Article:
If you're an entrepreneur who is thinking about starting a business in Alaska, it's important to have a basic understanding of the state's overall economy before you set up shop. Regardless of how high-quality the products and services you are planning on offering may be, if the location where you open your organization doesn't offer a target market that your products and services will appeal to, chances of success are slim. Furthermore, if a workforce isn't available to support your business, you'll have a hard time staying afloat.
With that said, it's important for business-minded individuals who are thinking about starting a company in Alaska to familiarize themselves with the state's economy; it's also a good idea to have an understanding of the commercial insurance requirements.
Following is an overview of economic trends and commercial insurance policies that business owners are required to carry in The Last Frontier.
Economic Trends For Business Owners In Alaska
According to the Bureau of Labor Statistics, the unemployment rate in Alaska was 6.1% in December of 2019. While that's significantly higher than the national unemployment rate, which was 3.4% in December, 2019, it's lower than it was one year prior, when the rate of unemployment was 6.5% in December of 2018. Though the workforce is growing slower than it is in other states, economists do predict that the rate will continue to decline in the coming years.
Despite Alaska's remoteness and cold climate, it's actually a great start to start a business. According to the Tax Foundation, Alaska is the second most tax-friendly state for business owners in the United States, as there's no individual income tax or state sales tax. Additionally, Alaska has the second highest rate of new business owners, as well as the second highest percentage of available employees (as per 2016).
As in most states, the best spots to start a business in Alaska are the state's biggest cities and the surrounding areas. This includes Anchorage, Juneau, and Fairbanks. Other key areas that are seeing a boost in business development in recent years include Homer, Sitka, Prudhoe Bay, and Ketchikan.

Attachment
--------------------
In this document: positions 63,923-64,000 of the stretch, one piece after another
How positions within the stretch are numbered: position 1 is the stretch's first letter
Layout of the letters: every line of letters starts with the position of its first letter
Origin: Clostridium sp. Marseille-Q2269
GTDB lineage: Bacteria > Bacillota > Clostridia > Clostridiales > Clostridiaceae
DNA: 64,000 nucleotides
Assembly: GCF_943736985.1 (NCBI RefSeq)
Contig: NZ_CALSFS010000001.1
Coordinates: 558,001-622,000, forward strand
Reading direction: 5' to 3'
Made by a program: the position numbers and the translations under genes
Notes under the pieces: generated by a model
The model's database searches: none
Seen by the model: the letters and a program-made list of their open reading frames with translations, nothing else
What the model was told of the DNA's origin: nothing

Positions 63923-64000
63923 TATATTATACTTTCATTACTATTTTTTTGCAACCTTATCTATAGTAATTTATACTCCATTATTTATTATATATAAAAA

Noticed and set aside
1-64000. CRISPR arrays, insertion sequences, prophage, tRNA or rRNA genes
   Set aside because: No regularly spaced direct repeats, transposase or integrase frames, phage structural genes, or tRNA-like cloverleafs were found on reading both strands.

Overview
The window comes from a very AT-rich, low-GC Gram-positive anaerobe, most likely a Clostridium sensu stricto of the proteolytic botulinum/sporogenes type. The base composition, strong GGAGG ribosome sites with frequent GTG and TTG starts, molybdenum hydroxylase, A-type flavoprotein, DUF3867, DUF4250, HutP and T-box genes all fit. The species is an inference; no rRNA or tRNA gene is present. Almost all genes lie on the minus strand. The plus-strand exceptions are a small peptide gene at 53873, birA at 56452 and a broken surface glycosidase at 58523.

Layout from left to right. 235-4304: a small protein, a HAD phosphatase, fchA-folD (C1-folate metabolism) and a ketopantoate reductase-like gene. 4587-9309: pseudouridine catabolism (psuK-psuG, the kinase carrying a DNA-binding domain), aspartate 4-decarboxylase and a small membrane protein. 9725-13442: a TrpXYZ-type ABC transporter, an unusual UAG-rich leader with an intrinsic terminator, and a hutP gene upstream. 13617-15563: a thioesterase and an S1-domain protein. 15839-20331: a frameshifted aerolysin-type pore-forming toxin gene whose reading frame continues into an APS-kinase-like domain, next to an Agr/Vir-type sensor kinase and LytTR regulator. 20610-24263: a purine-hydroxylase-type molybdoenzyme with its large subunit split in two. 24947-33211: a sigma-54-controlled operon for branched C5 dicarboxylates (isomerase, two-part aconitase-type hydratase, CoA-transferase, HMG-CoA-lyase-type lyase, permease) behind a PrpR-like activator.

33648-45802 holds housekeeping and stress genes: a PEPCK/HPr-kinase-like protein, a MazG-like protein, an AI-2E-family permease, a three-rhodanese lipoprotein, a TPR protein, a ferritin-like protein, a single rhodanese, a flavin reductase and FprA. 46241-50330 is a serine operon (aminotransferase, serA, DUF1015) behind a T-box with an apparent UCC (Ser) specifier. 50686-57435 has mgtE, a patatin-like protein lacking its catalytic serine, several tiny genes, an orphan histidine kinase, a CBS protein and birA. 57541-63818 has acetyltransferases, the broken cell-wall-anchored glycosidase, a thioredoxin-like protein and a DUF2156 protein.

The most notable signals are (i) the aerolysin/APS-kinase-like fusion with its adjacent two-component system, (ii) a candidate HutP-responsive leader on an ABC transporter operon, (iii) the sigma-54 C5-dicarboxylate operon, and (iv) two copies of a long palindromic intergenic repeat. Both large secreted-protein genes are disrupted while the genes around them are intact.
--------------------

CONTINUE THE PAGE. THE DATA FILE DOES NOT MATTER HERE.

While there are several industries that are experiencing growth in The Last Frontier, specific sectors thrive more than others. Businesses that are related to the following industries are booming in AK:
- Fishing, which is also one of the largest contributors to the state's economy.
- Mining, which provides more than 4,500 jobs in Alaska.
- Petroleum, which is responsible for 34% of jobs in the state. In fact, Prudhoe Bay is North America's largest oil field.
- Tourism is the second largest private sector employer in the state. Each year, millions of people from around the globe travel to Alaska to marvel at the numerous natural wonders that can be found here.
Commercial Insurance Requirements In Alaska
The Alaska Division of Insurance regulates insurance in AK. Alaska mandates very few forms of insurance coverage by law. They enforce worker's compensation.
Alaska requires you to have worker's compensation insurance if you hire even one employee on a regular basis. This includes part-time employees, family members, minors, and immigrant employees. It is not required for independent contractors or domestic employees, though you should check to make sure any contractors you have are true contractors, and not employees.
Alaska also requires all business-owned vehicles to be covered by commercial auto insurance. Other types of business insurance that business owners should carry depend on the specific industry.
Additional Resources For Small Business Insurance
Protect your company and employees with the right commercial insurance policies. Read informative articles on small business insurance coverages - and how they can help shield your company from legal liabilities.
- Small Business
- Business General Liability
- Business Interruption
- Business Liability
- Business Owners Policy (BOP)
- Certificate of Insurance
- Commercial Auto
- Commercial Umbrella
- Comprehensive General Liability
- Directors and Officers Liability
- Cyber Liability
- Employers Liability
- Employment Practices Liability
- Event Cancellation
- General Liability
- Home Based Business
- Independent Contractor
- Liability Insurance Certificate
- Liability Insurance
- Professional Liability
- Workers Compensation Insurance
Your small business faces many potential disasters including: fire, floods, theft, equipment breakdown, lawsuits from clients or customers and current & former employees. Any many other risks you haven't even thought about.
A small business commercial insurance program should provide protection for both larger and smaller disasters. The obvious things like fire, flood and theft most business owners think about... but what if a hacker infects your computers with a virus - and files containing private customer information like credit card and Social Security numbers are stolen?
Who is going to pay to fix your customers credit rating etc...? Will your insurance pay for the cost? You need to know that.
Your commercial insurance program should cover events that can close down your company, or cause it to lose revenue. Anything less than that is not enough coverage. Commmercial insurance doesn't cover everything, and all policies have exclusions and limits.
You need a written plan that allows you to get your operations back up and running as quick as possible.
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Also learn about Alaska small business insurance requirements for general liability, business property, commercial auto & workers compensation including AK business insurance costs. Call us (907) 531-9001.